Power sector gas invoice arrears increased to N100bn from N40bn as of September 2014, the Chairman, Oil Producers Trade Section and Managing Director, Chevron Nigeria, Mr. Clay Neff, said on Wednesday.
He stressed the need to immediately implement the gas supply aggregation agreements and put a stop to the build-up of arrears under the legacy Nigeria Gas Company contracts regime.
Neff spoke at the Nigerian Gas Association’s Business Forum 2016 in Lagos through the Managing Director, Shell Petroleum Development Company and Country Chair, Shell Companies in Nigeria, Mr. Osagie Okunbor.
He said, “We certainly have the largest proven gas resources in Africa, and ninth in the world. However, only about 25 per cent of these reserves are being produced or under development today.
“There is virtually no active exploration in search of any gas reserves. The total power potential of these discovered but undeveloped gas reserves present some 68 years of 40,000 megawatts compared to today’s power generation of about 4,000MW.”
Neff noted that Nigeria had taken important steps towards accelerating gas development, adding that the government’s gas master plan provided a road map for developing the gas industry.
He said, “Nigeria’s total gas production has increased significantly, growing from 415 million cubic feet in 2000 to 1780 million cubic feet, while flared volumes have reduced by 60 per cent through investments in gas flare out projects. But there is still a need for improvement.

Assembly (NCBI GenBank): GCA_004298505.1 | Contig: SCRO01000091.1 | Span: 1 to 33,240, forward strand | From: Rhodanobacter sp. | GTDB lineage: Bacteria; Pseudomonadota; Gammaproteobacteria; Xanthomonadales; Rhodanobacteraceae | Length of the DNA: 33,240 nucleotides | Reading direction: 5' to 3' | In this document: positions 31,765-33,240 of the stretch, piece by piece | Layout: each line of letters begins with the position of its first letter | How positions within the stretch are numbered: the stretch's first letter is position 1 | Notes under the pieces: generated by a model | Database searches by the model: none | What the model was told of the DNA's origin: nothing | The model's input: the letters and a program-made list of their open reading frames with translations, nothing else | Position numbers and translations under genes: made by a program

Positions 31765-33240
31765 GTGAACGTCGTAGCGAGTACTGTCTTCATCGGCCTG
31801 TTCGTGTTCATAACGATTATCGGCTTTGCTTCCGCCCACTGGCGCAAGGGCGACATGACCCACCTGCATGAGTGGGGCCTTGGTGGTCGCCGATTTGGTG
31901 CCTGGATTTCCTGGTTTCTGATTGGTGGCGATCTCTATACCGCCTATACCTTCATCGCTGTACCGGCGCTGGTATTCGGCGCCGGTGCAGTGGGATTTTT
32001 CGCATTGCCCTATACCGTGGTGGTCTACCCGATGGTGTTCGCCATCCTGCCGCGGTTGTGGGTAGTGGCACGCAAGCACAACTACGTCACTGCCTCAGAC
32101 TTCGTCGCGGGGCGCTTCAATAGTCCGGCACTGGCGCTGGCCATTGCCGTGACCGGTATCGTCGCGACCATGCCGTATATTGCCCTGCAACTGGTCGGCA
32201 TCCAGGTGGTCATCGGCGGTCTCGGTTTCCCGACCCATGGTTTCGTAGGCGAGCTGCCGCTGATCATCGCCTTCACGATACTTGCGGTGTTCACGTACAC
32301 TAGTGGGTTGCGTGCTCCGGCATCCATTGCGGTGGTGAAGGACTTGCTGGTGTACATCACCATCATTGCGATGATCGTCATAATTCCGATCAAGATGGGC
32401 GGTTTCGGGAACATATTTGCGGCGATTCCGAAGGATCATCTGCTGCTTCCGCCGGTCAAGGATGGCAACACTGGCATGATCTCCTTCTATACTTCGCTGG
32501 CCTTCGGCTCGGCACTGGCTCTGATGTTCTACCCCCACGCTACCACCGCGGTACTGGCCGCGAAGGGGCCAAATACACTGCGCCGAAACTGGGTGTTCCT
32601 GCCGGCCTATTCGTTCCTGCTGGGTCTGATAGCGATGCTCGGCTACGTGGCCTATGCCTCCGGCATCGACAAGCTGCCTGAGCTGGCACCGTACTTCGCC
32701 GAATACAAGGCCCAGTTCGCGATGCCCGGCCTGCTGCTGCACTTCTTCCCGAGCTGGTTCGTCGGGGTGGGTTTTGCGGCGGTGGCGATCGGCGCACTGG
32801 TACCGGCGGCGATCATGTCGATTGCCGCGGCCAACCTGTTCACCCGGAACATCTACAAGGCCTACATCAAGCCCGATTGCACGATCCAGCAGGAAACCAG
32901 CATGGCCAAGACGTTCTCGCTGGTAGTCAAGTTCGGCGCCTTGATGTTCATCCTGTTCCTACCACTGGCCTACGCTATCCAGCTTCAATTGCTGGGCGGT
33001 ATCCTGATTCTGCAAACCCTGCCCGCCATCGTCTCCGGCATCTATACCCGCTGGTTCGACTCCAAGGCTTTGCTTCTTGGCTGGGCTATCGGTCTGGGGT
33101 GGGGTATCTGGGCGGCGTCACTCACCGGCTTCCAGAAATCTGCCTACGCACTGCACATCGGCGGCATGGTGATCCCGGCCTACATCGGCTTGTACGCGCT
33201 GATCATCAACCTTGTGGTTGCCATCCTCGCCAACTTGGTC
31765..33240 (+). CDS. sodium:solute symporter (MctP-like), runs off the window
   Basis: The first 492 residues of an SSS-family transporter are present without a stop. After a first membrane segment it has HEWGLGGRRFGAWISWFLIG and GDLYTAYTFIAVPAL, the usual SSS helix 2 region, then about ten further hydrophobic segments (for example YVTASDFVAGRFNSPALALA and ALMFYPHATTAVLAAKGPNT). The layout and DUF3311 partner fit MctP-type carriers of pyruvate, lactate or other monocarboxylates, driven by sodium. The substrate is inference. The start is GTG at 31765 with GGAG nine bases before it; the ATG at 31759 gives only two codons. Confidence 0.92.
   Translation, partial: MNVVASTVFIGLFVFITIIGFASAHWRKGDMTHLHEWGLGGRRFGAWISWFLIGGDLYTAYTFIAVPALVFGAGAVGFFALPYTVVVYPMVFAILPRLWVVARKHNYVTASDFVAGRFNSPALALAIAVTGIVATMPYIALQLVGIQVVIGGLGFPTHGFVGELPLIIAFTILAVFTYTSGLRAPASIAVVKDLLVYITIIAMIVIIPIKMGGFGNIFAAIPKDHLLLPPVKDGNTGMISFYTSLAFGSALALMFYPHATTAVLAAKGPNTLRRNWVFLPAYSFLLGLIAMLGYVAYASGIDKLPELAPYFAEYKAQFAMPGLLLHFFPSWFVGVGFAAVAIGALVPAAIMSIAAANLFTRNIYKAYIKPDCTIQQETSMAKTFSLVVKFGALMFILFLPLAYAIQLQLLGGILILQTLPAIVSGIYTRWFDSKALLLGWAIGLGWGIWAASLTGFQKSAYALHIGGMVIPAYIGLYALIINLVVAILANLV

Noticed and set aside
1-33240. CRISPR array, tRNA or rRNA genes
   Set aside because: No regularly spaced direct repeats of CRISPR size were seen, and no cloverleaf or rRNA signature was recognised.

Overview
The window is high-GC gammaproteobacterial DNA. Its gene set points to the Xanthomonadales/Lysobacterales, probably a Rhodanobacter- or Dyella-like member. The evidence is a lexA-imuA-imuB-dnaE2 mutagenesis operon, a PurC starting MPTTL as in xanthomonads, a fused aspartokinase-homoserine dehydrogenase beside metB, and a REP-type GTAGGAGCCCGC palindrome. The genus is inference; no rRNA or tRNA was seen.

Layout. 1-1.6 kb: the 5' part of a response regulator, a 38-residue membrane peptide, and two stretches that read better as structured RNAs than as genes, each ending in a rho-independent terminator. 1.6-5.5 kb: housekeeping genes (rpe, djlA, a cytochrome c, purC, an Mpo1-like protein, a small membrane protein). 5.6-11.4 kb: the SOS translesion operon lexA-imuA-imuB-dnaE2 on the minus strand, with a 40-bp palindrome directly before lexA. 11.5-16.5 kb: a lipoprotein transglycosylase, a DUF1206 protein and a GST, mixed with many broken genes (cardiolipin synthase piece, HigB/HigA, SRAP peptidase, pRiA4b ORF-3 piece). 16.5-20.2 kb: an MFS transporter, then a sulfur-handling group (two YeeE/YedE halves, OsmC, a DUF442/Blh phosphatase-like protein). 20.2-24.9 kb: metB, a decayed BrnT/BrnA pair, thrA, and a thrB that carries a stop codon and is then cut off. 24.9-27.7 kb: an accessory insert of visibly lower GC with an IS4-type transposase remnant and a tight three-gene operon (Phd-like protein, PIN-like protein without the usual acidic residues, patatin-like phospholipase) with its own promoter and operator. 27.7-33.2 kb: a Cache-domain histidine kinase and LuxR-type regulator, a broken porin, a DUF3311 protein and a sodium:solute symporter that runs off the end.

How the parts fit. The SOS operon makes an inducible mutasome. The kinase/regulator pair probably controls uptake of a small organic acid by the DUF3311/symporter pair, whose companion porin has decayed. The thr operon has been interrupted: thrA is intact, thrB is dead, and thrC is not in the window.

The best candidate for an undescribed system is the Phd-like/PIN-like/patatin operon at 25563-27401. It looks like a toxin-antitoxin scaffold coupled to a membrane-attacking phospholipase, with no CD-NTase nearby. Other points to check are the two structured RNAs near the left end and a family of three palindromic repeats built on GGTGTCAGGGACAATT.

“Even though Nigeria’s total gas has grown substantially, domestic gas supply is essentially unchanged since 2000. Nigeria has one of the lowest power generation levels per person in the world.”
The OPTS chairman described gas development as critical to the realisation of the government’s aspiration of increasing power generation to 40,000MW, saying a seven-fold increase in domestic gas supply would be required for power generation alone.
“This represents a huge development opportunity for Nigeria’s gas industry. Nigeria has been held back by several challenges that need to be addressed.”
He said repaying outstanding gas invoice arrears would help to build confidence in the sector.
Other necessary steps, according to Neff, are to develop adequate infrastructure; ensure sufficient funding for gas development; provide enabling commercial and fiscal terms, and providing a secure operating environment.
He said the CBN had taken a commendable step of providing a mechanism for partial repayment of gas invoice arrears.
“However, since this mechanism was announced in August 2014, power sector gas invoice arrears has actually grown from the reconciled N40bn figure of undisputed arrears in September 2014 to about N100bn, according to the NNPC estimates of May 2016.
“The current system, laudable as it is, is simply not working. It is important to settle the outstanding debts and establish bankable credit support facilities for future gas sales. Without these assurances, I think it will be unreasonable to expect investors to commit additional investments to grow long-lasting power.”
According to the OPTS chairman, Nigeria’s inadequate gas infrastructure has contributed to the inability to meet domestic gas demands.
He said although some progress had been made recently, major additional investments in infrastructure would be required to meet the demand.
Neff said, “To develop adequate infrastructure, Nigeria should focus on two key elements, attract investment in gas infrastructure development through appropriate incentives, public private partnerships, strategic long-term planning and operationalisation of the network code, thereby creating more robust pipeline network to improve reliability and security of supply.
“Secondly, to complete the critical national integrated power project transmission lines for the NIPP plants to secure gas supply to enable dispatch of power to the high-voltage grid.”